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MATHIAS EICK

Ravensburg

ECM 6710239

  1. Family

  2. Children

  3. Friends

  4. August

  5. Parents

  6. Girlfriend

  7. Ravensburg

  8. For My Grandmothers

    Mathias Eick - Trumpet

    Håkon Aase - Violin

    Andreas Ulvo - Piano

    Audun Erlien - Electric bass

    Torstein Lofthus - Drums

    Helge Andreas Norbakken - Drums, percussion

    This album is the fourth as leader that Mathias Eick has recorded for ECM but he is no stranger to the label, having featured on ECM releases by Manu Katché, Iro Haarla and Jacob Young in the past. In addition, he has had a considerable number of recording dates as a sideman and as a session musician. He plays the trumpet primarily but also piano, vibes, guitar and double bass. His family, too, has a rich musical tradition. Eick's older brother and sister, Johannes and Trude, are, respectively, a bassist and a French horn/electronics instrumentalist. As with his Midwest recording (2015), Eick includes a violinist in his group, on this occasion a rising star of Norwegian jazz, in the shape of Håkon Aase. Aase has worked with Thomas Strønen's group, Time Is A Blind Guide, for instance, and over the past five years has been making a growing impact. Ravensburg gets its title from the town of that name in the Swabian region of Germany from which Eick's grandmother came. In fact, the whole album has the theme of close personal relationships. All the pieces are originals by Eick, none of them overlong. In total, they amount to just over 40 minutes.

    It's fair to say that there is a high level of consistency with regard to quality throughout. I liked especially, however, Children and Girlfriend. Children is a tender, affectionate, almost folky, melody with a lilt. Trumpet and violin blend well. Eick can be heard, too, using his voice very effectively as an instrument. Drums and percussion play an important part here, as so often elsewhere on the CD. Girlfriend is intriguing. More rhythmic, upbeat and positive than much on the album, it features an insistent piano and superlative work by Aase on violin. The same musician is prominent on the opening track, Family. Ulvo on piano maintains the repetitive underlying theme, allowing Aase (who creates an interesting range of sounds) and the richness of Eick's trumpet to emerge, together with some shimmering percussion. Friends, the longest track on the album at a little over six minutes, is both haunting and suffused with melancholy at first but steadily grows more affirmative and strikes a triumphant note at the end. Eick and Ulvo shine. August has a stately and a romantic feel to it. Eick's clarity and quality is complemented by Aase on violin and a piano solo of substance by Ulvo. Parents is melodic, if a shade mournful. Ravensburg is gentle, almost reverential, Eick's voice as well as his trumpet part of the mix. For My Grandmothers is short and sweet, bringing the disc to a satisfying conclusion.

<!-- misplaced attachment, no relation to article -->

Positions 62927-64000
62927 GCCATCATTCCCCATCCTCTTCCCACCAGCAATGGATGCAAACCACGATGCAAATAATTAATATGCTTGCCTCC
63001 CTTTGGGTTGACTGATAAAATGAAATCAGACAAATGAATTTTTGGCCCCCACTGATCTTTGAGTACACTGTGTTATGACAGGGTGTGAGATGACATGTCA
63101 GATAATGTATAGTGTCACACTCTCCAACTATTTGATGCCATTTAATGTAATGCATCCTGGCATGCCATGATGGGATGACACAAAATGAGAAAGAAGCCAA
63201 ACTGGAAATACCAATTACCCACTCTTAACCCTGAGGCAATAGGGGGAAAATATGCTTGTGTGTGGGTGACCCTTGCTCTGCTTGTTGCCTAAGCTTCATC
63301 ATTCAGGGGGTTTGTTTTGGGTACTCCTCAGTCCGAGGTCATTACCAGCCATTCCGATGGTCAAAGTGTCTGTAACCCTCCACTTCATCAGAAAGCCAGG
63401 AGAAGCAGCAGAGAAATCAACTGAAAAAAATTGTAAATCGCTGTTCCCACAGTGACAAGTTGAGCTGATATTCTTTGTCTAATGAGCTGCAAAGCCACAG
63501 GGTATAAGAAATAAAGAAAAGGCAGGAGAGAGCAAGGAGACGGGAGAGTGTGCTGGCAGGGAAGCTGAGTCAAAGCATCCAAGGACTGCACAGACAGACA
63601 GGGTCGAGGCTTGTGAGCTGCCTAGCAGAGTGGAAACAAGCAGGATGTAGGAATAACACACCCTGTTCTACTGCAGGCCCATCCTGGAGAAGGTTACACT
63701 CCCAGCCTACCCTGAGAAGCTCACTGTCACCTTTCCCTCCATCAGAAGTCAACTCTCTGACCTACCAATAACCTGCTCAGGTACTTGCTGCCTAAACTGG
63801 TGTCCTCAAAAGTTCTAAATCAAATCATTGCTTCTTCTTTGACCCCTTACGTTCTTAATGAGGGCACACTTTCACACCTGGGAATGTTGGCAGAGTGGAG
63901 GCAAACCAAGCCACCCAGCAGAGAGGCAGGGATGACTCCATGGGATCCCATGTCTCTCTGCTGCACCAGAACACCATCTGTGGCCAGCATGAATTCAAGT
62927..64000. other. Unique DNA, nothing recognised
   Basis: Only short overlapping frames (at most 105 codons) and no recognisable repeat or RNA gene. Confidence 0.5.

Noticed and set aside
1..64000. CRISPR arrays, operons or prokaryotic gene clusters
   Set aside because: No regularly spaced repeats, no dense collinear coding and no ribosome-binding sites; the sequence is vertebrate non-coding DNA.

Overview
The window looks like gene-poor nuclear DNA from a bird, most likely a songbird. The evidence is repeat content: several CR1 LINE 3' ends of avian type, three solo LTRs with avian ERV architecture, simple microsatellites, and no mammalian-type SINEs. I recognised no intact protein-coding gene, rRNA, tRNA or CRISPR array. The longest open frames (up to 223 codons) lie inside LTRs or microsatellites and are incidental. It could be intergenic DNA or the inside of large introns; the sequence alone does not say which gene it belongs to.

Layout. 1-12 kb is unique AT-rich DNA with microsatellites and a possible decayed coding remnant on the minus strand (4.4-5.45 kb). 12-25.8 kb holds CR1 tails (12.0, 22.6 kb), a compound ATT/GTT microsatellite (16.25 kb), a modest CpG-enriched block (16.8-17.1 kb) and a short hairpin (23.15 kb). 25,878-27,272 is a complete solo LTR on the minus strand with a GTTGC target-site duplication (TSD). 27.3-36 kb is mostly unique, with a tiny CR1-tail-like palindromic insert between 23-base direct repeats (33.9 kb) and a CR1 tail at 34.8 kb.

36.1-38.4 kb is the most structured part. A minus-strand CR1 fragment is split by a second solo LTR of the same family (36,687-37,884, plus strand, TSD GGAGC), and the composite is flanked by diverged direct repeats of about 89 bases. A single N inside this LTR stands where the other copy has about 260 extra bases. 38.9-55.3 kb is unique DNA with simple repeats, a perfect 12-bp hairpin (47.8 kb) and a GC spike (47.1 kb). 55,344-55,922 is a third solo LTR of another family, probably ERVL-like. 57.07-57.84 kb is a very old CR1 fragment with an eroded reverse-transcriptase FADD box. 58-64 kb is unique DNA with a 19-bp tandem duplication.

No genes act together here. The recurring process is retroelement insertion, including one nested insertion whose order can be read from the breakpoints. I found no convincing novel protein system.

There is much to admire on this album which, at times, is enchanting. The music has an intimacy which I'm sure will appeal to many listeners. Maybe the mood might be more varied but Eick's playing with its echoes of Kenny Wheeler, Enrico Rava (and inevitably Miles) is top-drawer. Not yet forty years of age, there is much more to come from him, an exciting prospect. The group as a whole reflect the high standards we've come to expect from Norwegian jazz musicians. Is it churlish to want more than forty minutes playing time?

    James Poore

 


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